What is that thing, where people pace around rooms and say dramatic stuff to one another? It’s a very odd bunch of conventions. That’s all I’m saying. They did a very good job of it in this movie.
Actually, maybe the peculiarity of the insinuation that we can learn something about life from the melodramatic goings-on in a movie is a direct result of that clash between the high of literature and the low of movies. In a movie, especially a pre-70s Hollywood movie, we see every detail and are thus always aware of the artifice, of how shallow the make-believe goes. Just off-screen is a man with a megaphone; between the lines of the script there is only blank space. In a well-written book, we only see what we are intentionally shown and thus it’s possible for an author to keep alive the thought that whatever we aren’t seeing is real life in all its richness and relevance.
I guess this is one of my problems with modern theater. Or, like, whatever Chekhov is considered. Or O’Neill. Seeing people playing in costumes on a stage, the fakest of fake, doesn’t put me in a frame of mind where I’m ready to believe that the emotional grit is relevant because it’s real. If you know what I mean.
Orson Welles looked like a mess and talked like a coughing animal but I think he made the movie. Or maybe he weakened the movie by being SO huge and blustery that nobody else could compete with his presence. It may well be that the plotting felt arbitrary to me only because my focus had been drawn too far from Paul Newman, who should have been the rightful center of attention. But that said, I enjoyed Orson and I couldn’t imagine anyone else in the role. Newman comes off as a natural and someone with a lot more potential than this movie can put on show. Joanne Woodward has a bad haircut and in general isn’t photographed very attractively, whereas Paul Newman looks great. I guess he didn’t mind, though.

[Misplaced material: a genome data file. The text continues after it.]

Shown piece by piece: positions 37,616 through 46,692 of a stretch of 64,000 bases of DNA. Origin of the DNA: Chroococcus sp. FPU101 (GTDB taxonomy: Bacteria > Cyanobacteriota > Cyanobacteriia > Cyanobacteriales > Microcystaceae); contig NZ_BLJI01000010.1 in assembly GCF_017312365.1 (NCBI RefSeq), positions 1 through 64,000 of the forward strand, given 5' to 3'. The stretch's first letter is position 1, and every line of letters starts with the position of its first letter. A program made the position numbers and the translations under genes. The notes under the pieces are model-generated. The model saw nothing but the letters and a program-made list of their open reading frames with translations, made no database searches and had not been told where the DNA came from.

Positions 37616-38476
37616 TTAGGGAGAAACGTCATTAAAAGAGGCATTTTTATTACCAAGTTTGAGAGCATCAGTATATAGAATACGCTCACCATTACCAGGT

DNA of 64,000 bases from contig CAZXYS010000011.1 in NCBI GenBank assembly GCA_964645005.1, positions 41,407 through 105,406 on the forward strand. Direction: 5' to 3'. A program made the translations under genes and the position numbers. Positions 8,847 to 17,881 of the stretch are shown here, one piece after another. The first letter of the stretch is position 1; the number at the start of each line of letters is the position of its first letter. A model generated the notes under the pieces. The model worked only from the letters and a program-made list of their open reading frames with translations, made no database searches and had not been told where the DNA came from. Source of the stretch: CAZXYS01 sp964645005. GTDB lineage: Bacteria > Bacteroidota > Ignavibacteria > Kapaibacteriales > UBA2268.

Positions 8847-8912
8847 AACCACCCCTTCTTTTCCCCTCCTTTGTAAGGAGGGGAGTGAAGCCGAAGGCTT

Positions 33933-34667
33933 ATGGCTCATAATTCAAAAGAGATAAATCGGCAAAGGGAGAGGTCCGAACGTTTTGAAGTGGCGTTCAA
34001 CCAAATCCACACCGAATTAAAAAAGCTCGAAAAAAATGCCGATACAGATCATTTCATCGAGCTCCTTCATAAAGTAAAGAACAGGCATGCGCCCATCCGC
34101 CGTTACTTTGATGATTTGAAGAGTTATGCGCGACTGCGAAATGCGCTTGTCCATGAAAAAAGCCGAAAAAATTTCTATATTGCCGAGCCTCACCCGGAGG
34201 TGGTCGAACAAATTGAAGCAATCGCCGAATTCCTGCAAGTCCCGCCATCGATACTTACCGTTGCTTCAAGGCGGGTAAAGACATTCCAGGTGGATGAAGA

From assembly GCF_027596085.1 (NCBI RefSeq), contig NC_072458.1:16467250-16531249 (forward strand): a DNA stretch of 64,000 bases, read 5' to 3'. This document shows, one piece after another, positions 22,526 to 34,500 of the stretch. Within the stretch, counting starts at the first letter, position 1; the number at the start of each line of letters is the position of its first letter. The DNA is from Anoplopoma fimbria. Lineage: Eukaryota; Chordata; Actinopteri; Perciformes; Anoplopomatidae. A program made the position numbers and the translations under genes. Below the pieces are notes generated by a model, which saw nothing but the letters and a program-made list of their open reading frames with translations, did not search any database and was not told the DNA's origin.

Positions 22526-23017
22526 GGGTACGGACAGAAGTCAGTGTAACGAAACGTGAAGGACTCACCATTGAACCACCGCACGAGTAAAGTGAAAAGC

Alex North’s music may also have been part of what was keeping me in an unconvinced frame of mind. He did some nice summer-heat things with a lazily tinkling piano embroidering over smooth strings, and, honestly, his song wasn’t so bad, but his dramatic scoring was too forceful. The long scored scene between Newman and Woodward in the middle culminates in some “SHE! JUST! SLAPPED! HIM!” chords that are laughable. Again, a conflict between naturalism and…that other thing. Epic-izing. What’s the word for that?
So in typing out my thoughts I seem to have exposed a common thread: the movie was essentially in the – for want of the correct word – epic style – and by epic I mean some other word entirely, suggestions please – but had some gestures toward naturalism in content and performance that didn’t mesh with that style and created awkwardness. That stylistically unsettled quality characterizes a lot of 50’s dramas, to me – as I’m typing this I’m thinking of On the Waterfront.
That I’ve ended up here is sort of interesting, in light of the (lame) Long Hot Summer DVD mini-documentary, wherein Angela Lansbury talked about the discomfort Orson Welles apparently felt on set being surrounded by all these young “method” actors, whereas he was a proponent of the “old school.” Maybe what I’m saying is that his discomfort was ours as well, and that Hollywood didn’t yet know how to make good use of “the method.”
I haven’t read any Faulkner – yeah, really – so I can’t comment on that, but obviously that would inform all of this in a valuable way. Sorry, everyone. I will.
* According to google, I am the first.